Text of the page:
Clearly, with minimal clothes, I’ll be forced to do some washing of clothes – hence the preference for quick drying synthetics that will drip dry, even in cold weather. The gloves sound a bit unpromisingly, but work surprisingly well together. I’m a tiny bit nervous that an extreme burst of very cold weather, or very wet weather, I might not be very well prepared for, but I think I have effective waterproofs, and I think that in the event of cold, putting on the maximum layers (or simply pitching the tent and calling it a day) should work ok.
I’m flying to Stockholm Arlanda, then getting the 19 hour sleeper train from the airport station, to Abisko – a tiny hamlet, in the Artic Circle in Northern Sweden and the trailhead of the Kungsleden. My plan is to do a 12-13 day circuit to the south of Abisko, returning on the 15th to head back to Stockholm and Manchester.
One thing is for certain: this trip will be like nothing I’ve done before it. Probably.
The Swedish Tourist Association – read “Tourist Information” – which looks after all of the paths and trails had this gem on it’s website. Clearly, those annoying puzzles that have irritated school children and programmers for years about Foxes, Donkeys, rowing boats and rivers originated from Sweden, because this was actually on their website:
Rowing trails with at least one rowboat on each shore are located where the trails traverse larger watercourses or lakes. Those who use the boats are responsible to ensure that one boat is on each side of the water. This can mean that the rowing must be done three times.
First, you have to row over to the other side to get the boat there, row back with it in tow, pull this boat up on the shore to then row over again to the spot from where you will continue you hike.
Some time ago I got asked on twitter by SerenaNJ:
@tdobson That’s so cool! Are you ever in England? I wish I got to travel as much as you do!
I feel this is an interesting question that, at least, is worth addressing.
Part way through her degree, my older sister took a year out and spent 9 months on her own, travelling South East Asia, Australasia and North America. At the time I was quite young, and in fact, got my first email address so we could stay in touch with her.
As I am in full time work, I don’t have the same opportunity as her to spend months travelling, however, having a job, I have different opportunities. There aren’t specific reasons that I want to travel, but just to see places and things.
Students who want to travel are usually in the following situation:
- Pretty much no money
- Lots of free time (3 months summer holidays!)
Being in full time work, I have:
- Larger than a student’s budget
- Limited free time (holiday time is rationed!)
Anyway, so being aware of my limitations – I can travel, but I don’t really have that much free time with which to travel, I can make decisions about what works best for me.
For example, for me, a train to someplace can be better value than a coach, even if the coach ticket costs 10% of the train, because spending 2 days of my holiday time on a coach isn’t worth it. But if I had lots of time, but little money, I’d leap at the coach ticket. It’s simply about perspective.
So when I want to go somewhere, I take full advantage of everything I can:
- I can travel offpeak and offseason due to being able to choose my own holiday dates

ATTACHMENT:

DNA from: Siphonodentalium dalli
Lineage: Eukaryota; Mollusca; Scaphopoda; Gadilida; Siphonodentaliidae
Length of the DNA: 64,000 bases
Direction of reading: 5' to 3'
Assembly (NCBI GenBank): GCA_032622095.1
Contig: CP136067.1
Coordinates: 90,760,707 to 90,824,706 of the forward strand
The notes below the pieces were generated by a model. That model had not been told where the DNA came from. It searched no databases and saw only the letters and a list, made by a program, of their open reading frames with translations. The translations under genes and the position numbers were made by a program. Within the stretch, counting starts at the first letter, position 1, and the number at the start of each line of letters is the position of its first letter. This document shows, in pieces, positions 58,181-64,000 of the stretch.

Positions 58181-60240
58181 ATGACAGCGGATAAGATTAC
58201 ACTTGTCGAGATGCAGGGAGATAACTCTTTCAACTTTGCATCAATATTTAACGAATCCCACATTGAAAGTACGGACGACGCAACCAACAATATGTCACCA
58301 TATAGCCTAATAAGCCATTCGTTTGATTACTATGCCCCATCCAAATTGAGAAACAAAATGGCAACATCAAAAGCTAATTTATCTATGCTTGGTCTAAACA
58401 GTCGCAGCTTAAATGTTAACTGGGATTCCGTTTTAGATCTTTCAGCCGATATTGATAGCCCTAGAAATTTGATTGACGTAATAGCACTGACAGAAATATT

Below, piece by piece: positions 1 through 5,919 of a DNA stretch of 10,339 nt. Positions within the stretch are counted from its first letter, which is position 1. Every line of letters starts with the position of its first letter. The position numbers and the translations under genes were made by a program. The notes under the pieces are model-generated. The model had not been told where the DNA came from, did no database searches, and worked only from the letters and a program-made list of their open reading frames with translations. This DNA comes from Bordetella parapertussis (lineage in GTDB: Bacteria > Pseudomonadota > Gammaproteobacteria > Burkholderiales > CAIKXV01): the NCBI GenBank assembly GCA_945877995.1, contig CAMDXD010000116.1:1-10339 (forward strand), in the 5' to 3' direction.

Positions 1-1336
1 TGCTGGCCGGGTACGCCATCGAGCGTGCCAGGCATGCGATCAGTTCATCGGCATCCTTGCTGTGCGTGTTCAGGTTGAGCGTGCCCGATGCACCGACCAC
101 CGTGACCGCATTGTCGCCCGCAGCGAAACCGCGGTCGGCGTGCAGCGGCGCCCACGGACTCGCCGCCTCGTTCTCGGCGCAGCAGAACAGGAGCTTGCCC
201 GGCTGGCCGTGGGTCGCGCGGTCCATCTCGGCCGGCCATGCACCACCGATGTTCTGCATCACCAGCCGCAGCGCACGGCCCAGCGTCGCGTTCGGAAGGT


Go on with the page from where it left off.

- I can afford to spend more on travel, if it’s faster
The process usually works like this:
I’ll usually start be researching the destination, working out where I want to go, what I’d do, what there is to do, where I could stay. This is just about finding out what the place is like. I’ll use Google, I’ll use Google maps, I’ll use Wikivoyage, I’ll use Wikipedia.
I’ll research travel options – train/car/fly/etc. (Usually via the website of the operator, or by reading about other people’s experiences travelling from a to b)
I’ll choose some dates, and what the costs are. (For flights I’ll use Kayak.co.uk and Skyscanner.net but I’ll also check budget airlines – Wizz/Easyjet/Ryanair/etc) I’ll see whether moving the dates around can save money or work best for me. NB: Some airlines vary their prices by time of day – “people ordering at 3pm can pay more than people ordering at 3am”.
Finally, I’ll probably sleep on it, and think whether it’s a good use of time, money etc. Then I’ll book it, and do it.
This is pretty much how I arrange my trips over the last few years to:
- Isles of Scilly, Cornwall (Train + two ferries, camping
- Skye and Rasaay, Scotland (Trains + cycle touring, camping)
- Hamburg, Dusseldorf, Berlin, Munich (flights, many trains, friends, family and hotels)
- Talinn, Estonia (flights, bike hire, hostels)
- Pristina and Brod, Kosovo (flights, buses, hostels)
- Various trips to the Lake District (train [occasionally with a bike], camping)
And for me, that’s all there is too it, with a bit of research, and by tailoring your travel to what is best for you, you may find it is easier than you think.
You may also enjoy this analysis on how one could get from Manchester to Glen Coe, Scotland.
I occurred tome that this time next week, I wouldn’t be here in Manchester, but I’d travelling far far away. Well, not *that* far, but still quite a long way away.
I’m going to Kosovo.
I have a few plans for my time there, but I’m eager not commit myself too deeply, but the thing that spurred me to go was FLOSS Kosovo – an annual free software conference that’s been held for a number of years running. This year Bruce Perens, the original author of the Free Software Definition (amongst others) will be presenting by video, which should be cool.